The road was lined with campsites, so here we parked up for the night ready for our next trip. It was still raining, and so we spent another night shivering under a shelter before getting an early night.
The road to Milford Sound had been closed for days prior because of he rain, so our early morning was stilted by yet another closure. We were reassured that the road would open later once the avalanches had been triggered to clear some of the collecting snow on mountain tops. So we visited a local water fall (nice but nothing special) before returning to our cars for the long wait.
A few hours later, as the rain left us and blue skies rolled in, we were allowed to pass through. The drive was the most incredible thing ever. Mountain after mountain, covered in snow that was made brighter by the bluest of skies. Waterfalls were created by the ridiculous amount of rain we had had, and now we were reaping the rewards. It didn’t take too long for us to reach the end of the road, and the beginning of the cruise. We were to spend the next two hours sauntering through the Sound. Not only that but we would be doing so in the sun!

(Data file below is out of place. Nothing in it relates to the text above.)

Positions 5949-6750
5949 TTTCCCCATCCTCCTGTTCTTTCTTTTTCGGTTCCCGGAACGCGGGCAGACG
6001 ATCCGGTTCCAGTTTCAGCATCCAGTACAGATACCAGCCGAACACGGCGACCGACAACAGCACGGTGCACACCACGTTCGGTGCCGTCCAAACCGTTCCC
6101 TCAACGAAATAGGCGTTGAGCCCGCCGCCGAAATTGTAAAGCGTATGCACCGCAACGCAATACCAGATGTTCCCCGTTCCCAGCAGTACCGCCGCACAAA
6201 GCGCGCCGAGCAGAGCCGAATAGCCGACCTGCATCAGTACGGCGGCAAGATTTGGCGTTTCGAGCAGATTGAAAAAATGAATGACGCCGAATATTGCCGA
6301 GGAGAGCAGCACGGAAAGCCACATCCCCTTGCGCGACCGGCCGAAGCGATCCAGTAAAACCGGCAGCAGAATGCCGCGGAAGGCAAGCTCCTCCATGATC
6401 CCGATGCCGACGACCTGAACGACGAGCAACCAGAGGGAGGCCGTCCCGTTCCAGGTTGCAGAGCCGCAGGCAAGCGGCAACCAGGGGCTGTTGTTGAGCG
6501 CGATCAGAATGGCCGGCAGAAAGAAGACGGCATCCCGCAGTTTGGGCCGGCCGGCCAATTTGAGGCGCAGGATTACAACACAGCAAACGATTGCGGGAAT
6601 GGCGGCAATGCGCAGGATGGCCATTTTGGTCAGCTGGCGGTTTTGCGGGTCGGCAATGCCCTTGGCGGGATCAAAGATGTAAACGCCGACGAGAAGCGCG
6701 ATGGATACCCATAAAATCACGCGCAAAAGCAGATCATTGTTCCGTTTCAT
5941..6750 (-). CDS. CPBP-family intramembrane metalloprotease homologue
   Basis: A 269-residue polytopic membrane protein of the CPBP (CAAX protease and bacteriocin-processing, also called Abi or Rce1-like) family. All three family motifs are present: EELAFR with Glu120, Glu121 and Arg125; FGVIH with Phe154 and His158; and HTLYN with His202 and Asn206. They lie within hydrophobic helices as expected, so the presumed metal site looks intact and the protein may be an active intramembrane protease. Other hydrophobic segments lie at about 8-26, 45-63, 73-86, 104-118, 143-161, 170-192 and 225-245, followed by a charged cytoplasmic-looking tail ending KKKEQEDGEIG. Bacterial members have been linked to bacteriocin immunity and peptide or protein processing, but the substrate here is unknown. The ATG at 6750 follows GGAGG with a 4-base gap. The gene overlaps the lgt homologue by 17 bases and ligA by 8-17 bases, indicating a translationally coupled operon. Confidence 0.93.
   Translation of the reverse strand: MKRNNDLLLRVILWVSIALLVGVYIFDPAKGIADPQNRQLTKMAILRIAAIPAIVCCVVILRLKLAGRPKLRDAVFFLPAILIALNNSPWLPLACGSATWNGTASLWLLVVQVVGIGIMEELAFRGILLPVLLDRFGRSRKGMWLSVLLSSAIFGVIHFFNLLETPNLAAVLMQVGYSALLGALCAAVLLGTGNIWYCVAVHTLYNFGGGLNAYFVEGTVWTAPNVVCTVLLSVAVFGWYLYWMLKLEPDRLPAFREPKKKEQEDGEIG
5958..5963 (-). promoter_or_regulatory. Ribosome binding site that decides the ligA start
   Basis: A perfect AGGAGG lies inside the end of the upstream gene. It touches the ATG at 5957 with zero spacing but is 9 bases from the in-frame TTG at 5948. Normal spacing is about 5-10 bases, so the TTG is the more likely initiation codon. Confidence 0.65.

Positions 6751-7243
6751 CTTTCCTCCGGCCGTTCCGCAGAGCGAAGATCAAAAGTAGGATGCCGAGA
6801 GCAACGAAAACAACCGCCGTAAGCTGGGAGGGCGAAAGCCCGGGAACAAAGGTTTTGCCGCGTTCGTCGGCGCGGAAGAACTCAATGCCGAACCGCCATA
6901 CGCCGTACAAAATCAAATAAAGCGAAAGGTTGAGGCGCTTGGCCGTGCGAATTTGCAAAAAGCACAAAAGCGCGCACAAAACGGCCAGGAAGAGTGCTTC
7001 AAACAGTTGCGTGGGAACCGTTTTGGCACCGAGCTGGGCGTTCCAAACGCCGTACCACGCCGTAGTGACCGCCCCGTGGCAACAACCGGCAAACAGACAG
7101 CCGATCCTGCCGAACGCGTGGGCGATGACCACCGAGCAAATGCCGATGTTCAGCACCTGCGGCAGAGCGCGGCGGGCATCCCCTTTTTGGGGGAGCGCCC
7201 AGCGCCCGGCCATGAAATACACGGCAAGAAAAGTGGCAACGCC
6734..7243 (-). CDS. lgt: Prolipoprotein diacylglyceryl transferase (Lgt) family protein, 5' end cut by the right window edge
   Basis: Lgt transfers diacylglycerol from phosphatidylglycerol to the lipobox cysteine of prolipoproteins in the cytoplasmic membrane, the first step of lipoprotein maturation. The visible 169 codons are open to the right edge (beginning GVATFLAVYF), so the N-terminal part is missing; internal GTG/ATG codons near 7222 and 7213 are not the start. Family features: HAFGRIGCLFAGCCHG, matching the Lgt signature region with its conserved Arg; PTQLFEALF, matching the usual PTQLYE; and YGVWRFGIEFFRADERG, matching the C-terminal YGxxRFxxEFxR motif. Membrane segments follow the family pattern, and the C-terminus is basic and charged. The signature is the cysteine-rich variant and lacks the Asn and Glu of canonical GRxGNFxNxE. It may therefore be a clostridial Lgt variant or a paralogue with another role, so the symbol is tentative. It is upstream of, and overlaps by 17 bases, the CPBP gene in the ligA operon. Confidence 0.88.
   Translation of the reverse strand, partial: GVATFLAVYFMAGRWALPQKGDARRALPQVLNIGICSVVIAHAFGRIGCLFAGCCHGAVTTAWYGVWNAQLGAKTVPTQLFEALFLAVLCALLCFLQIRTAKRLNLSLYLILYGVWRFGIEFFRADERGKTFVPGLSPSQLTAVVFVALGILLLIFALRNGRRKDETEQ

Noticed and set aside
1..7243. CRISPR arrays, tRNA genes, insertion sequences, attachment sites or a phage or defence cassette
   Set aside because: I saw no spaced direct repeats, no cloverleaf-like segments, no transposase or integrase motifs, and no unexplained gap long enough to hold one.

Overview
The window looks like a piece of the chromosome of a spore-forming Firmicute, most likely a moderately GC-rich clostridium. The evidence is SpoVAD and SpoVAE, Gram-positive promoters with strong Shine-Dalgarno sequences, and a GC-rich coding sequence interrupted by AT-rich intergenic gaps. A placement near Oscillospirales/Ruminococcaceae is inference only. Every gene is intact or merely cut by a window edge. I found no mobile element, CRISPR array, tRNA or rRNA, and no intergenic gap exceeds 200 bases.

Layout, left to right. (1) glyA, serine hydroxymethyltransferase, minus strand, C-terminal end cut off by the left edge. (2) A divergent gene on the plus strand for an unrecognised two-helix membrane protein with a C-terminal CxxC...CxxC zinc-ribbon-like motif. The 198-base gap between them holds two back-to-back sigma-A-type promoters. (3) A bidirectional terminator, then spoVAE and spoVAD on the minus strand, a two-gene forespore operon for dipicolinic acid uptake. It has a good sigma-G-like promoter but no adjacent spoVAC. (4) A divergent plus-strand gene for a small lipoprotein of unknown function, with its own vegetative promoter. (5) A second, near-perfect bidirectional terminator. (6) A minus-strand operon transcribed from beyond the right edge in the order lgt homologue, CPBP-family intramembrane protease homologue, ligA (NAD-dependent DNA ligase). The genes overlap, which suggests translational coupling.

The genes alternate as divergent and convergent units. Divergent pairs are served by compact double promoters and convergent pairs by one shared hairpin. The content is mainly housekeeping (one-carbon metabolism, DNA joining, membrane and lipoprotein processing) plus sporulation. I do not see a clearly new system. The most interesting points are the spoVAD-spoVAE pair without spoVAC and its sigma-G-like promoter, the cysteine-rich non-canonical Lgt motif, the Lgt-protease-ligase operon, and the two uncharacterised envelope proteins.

And of course, as expected, it was incredible. Better than Doubtful, although no doubt the weather was making us a little biased here, we couldn’t quite believe our luck at having gotten the trip for free.
We saw Dolphins and Seals and Penguins (only two, and they were in the water, but I’m counting it) and there were snow avalanches from the mountains and I swear these were the green-est trees I’ve ever seen! And just as we didn’t things could get any better we were given free fish and chips, and everyone knows that things taste better when they’re free.
It could be seen that we only thought the Milford Cruise was so good because the sun was finally out, and we were finally getting some Vitamin D that was inevitably going to make us much happier. But I genuinely think the Milford Cruise was the best thing I’ve done since being in New Zealand.
It as a pretty great first few days to our road trip. Despite the rain we were all loving being on the road and sharing some incredible experiences. Little did we know that there was so much more to come.